Why doesn't Pharma foster internal innovation by offering to spin out any good seed idea? I bet there are a bunch of Verdines at Sanofi that would love the chance to start up a new biotech with help from the CEOs office.

Welcome change and use it to energize a new landscape for discovery. We all have to figure this out together to do what we all got into this for. To help the sick.

In the Pipeline is a major positive force in this regard. Thank you David for your blog.

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35. AlwaysOwnedIt on March 4, 2012 9:02 AM writes...

@#34. Your last line is the key to the puzzle. Since at least the mid-80's, when DTC Rx drug ads were allowed, drug development has not been about helping the sick. Instead it has been about helping the shareholder reap among the highest consistent returns of any industry that doesn't make killing machines. We, as shareholders, and Pharma exec's have instead been in search of large stock dividends and that next massive bonus. We have killed the Golden Egg layer. The patient is an afterthought.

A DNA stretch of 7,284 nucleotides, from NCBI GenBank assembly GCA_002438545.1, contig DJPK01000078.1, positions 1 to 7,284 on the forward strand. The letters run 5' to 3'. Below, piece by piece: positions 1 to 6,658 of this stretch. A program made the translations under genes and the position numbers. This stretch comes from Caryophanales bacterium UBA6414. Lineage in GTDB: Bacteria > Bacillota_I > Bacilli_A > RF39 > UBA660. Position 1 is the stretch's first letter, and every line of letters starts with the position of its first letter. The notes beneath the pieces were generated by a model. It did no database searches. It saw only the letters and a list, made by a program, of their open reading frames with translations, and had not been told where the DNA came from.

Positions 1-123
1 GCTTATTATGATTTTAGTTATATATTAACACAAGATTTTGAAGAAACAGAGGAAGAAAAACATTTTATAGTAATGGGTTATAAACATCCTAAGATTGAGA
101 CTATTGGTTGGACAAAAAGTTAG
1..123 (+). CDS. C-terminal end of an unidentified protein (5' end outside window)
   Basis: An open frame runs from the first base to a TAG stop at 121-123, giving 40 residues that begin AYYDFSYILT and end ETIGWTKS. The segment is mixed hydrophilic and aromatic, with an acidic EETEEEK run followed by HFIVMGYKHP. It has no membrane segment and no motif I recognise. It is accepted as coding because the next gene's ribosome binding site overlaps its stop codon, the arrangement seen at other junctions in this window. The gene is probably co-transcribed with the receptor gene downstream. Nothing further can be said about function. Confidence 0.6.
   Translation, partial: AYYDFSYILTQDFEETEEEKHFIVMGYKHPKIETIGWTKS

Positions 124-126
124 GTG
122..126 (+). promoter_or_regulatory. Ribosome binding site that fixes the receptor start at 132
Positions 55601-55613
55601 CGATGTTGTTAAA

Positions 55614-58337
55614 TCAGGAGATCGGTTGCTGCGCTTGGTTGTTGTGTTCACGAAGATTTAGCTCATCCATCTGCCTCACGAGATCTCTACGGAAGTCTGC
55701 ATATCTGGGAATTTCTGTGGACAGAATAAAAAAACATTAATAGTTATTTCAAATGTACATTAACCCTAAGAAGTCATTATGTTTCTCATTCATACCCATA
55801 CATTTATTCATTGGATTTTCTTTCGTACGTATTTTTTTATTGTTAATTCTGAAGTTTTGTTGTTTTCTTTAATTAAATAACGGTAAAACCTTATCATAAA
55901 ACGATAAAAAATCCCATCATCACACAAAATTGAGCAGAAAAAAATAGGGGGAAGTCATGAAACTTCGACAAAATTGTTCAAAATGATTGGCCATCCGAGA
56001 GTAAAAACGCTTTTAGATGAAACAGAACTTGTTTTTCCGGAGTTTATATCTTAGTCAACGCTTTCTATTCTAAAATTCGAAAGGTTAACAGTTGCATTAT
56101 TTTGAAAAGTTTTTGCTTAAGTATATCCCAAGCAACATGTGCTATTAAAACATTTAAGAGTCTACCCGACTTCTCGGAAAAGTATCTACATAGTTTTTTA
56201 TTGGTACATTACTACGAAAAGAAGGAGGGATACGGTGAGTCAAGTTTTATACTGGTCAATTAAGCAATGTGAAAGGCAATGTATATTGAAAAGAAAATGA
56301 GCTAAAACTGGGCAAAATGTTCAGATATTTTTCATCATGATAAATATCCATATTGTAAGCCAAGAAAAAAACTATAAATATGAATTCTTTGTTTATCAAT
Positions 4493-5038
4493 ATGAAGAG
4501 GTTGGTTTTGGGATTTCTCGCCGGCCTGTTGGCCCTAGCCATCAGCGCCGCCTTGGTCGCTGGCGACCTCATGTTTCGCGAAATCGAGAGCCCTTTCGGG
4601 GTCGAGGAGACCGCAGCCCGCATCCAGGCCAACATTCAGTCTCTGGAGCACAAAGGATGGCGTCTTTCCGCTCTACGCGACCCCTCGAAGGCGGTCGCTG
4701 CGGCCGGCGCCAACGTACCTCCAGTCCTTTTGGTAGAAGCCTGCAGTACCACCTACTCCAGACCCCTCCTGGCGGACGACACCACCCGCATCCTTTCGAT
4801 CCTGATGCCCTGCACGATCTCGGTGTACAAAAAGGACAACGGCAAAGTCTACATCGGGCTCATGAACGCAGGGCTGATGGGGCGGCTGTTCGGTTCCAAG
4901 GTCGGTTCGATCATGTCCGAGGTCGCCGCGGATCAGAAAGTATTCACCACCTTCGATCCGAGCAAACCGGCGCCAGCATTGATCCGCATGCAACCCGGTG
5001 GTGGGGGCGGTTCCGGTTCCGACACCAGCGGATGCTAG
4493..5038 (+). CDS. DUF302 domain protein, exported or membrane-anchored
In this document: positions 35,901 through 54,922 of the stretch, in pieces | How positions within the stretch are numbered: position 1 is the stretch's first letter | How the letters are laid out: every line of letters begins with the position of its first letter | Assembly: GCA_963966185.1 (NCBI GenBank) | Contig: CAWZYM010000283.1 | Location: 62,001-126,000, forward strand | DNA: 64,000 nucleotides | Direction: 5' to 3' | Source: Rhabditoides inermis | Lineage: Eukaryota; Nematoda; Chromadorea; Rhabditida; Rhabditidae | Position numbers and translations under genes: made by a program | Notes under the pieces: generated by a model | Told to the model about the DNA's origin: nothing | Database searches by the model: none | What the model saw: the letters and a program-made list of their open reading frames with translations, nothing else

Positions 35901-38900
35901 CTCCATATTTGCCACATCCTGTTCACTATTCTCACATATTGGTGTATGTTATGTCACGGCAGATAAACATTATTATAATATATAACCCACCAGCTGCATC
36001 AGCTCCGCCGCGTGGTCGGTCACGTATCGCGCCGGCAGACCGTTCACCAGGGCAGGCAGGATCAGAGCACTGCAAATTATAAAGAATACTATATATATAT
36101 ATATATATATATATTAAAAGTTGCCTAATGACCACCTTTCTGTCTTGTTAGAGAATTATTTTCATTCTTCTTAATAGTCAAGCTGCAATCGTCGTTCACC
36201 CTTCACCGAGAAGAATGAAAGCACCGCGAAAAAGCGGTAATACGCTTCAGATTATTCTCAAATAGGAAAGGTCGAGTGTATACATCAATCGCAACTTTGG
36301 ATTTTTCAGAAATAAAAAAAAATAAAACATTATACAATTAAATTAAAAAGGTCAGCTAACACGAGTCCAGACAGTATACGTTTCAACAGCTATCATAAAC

Embracing change is no doubt the solution, but figuring out different ways to make Pharma a more successfulu Marketing/Finance machine isn't change in my book.

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36. Rick Wobbe on March 4, 2012 10:07 AM writes...

34 & 35,
Until someone finds a way to usefully incorporate patient well-being into the simple microeconomic analysis LJ refers to, the "cold, hard facts" will always place near-term shareholder monetary return above the patient, hoping that patient well-being will "trickle down", to use a favored macroeconomic theory.

For an interesting, macabre illustration of the limitations of microeconomic analysis, try the following: assume you're a Ph.D. pharma biologist in your 50s who was laid off a year ago and still hasn't found a permanent job, then run a risk-adjusted NPV analysis on yourself. If you don't conclude that suicide with a life insurance payout is the best course of action for your "shareholders", you made a mistake somewhere. Now, ask yourself exactly why that seems wrong with respect to your own well being, but something similar is de riguer in the case of the patient's well being.

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37. anonie on March 4, 2012 11:32 AM writes...

Here is a CEO who actually is trying to be more honest than many others as to his vision and intent. Isn't this something that has been a topic of this and other blogs in the past? And yet, Derek with many of the reponders, show clear hypocracy in attacking Viebacher when the same authors will routinely complain about management's lack of honesty and transpancy.